Sailor 16 year old Jessica Watson has become the youngest Australian female to sail single-handed and non-stop around the world. She set sail from Sydney on her 34 foot yacht Ella's Pink Lady on 18th October 2009. At least two other contenders are vying for the same title; 15 year old Abby Sunderland from the US (sister of 17 year old Zac Sunderland, youngest solo circumnavigator) and 14 year old Laura Dekker from the Netherlands (who is currently awaiting clearance from the Dutch court because of her age). It has become some-what of a race. All three will be older by the time they complete their circumnavigation of the Earth and the record will be claimed by the youngest at the time of completion.
We wish them luck. There is some doubt that 14 year old Laura Dekker has sufficient knowledge of navigation and astronomy to work her own celestial sights or complete the voyage without assistance as defined by the rules.
Bold and impressive as today's attempts may be, they do not detract
from those of earlier adventurers, young and old, who circumnavigated
the globe in flimsier craft without the benefits of comprehensive
charts, satellite communication, storm tracking technology and
state-of-the-art navigation devices. Some of them did not survive.
Make no mistake; even present day solo voyages are no joyrides. They are fraught with dangers that no amount of 'assistance' or technology can foresee. The dangers include impact with sunfish, whales, turtles, flotsam, jetsam and uncharted reefs. They include pirates, hurricanes, break downs, bow swamps, loss of communication, capsize .... the list is endless.
|The first circumnavigators:
The first true circumnavigators of the Earth whose route took them into both hemispheres were led by Juan Sebastian Elcano, navigator on Magellan's boat, who completed the voyage in 1522 with the 17 surviving crew members of Magellan's disastrous expedition across the Pacific.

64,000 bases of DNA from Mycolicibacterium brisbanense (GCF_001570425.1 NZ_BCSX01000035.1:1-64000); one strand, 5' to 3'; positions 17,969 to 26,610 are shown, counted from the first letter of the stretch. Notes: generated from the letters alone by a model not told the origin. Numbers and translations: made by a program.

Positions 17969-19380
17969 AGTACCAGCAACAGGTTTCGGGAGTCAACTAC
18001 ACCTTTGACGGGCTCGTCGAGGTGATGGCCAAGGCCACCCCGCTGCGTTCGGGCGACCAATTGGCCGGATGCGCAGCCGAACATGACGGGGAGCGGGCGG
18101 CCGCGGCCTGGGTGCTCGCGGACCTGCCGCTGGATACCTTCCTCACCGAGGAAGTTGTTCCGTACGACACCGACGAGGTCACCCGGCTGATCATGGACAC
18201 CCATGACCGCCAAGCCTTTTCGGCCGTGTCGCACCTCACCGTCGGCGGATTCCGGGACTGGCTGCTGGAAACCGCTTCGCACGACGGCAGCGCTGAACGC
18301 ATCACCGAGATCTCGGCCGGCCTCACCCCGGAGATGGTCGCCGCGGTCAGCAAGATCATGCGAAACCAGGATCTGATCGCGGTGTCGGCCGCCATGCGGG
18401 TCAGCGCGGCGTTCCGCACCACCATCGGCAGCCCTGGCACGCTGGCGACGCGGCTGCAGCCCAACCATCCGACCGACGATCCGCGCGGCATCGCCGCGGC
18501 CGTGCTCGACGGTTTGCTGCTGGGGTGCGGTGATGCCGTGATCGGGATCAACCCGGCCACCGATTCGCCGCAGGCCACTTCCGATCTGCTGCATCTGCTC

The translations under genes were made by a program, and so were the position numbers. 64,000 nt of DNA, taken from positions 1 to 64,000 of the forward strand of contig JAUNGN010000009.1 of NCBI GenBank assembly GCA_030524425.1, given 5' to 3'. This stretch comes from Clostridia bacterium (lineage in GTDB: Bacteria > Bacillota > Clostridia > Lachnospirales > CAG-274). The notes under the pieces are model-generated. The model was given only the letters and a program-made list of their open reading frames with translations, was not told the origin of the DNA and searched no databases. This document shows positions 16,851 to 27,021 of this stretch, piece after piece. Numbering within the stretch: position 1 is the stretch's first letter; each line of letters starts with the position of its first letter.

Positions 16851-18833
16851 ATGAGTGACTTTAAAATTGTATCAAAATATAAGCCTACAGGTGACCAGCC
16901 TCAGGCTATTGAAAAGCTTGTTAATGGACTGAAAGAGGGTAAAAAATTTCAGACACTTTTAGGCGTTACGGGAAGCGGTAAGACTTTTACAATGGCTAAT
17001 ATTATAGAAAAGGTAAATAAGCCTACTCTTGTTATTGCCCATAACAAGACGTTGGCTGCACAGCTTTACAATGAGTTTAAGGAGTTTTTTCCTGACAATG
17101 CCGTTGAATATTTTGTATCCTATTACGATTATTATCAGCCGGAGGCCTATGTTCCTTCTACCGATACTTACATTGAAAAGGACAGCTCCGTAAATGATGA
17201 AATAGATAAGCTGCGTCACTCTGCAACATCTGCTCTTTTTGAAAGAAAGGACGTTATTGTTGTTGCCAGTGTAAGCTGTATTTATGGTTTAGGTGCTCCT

The first person to sail single-handed around the world was American-Canadian Joshua Slocum in 1898. Since Slocum proved that such a feat was possible literally hundreds have attempted a circumnavigation of the Earth for sport, pleasure or kudos.
Most modern day circumnavigators favour routes that take them into both hemispheres with a few passing south of the five noted capes of the southern oceans; Good Hope, Leeuwin (Aust), South-East cape (Tasmania), South-West cape (NZ) and the notorious Horn, usually sailing eastward. A few courageous single-handed sailors have tackled the "wrong way" westward route battling against the prevailing winds, currents and waves.
Some of today's chosen routes are not true great-circle tracks.
A true circumnavigation of the Earth entails passing through a pair of
antipodal (opposite) points on the surface of the globe.
Current and proposed attempts:
2009: There are three current contenders for the title of youngest sailor to complete
a single-handed circumnavigation of the Earth. All are female and all are under 18.
All are following different routes and the record will be claimed by the youngest at the completion of their voyage.
|Comprehensive lists of solo
circumnavigators can be found elsewhere.
Here are a few notable ones,
First single-handed circumnavigator:
First circumnavigator on a short boat:
Youngest circumnavigator (non-stop):
First woman circumnavigator
circumnavigator (with stops):
Oldest circumnavigator (continuous):
Most circumnavigations by the same
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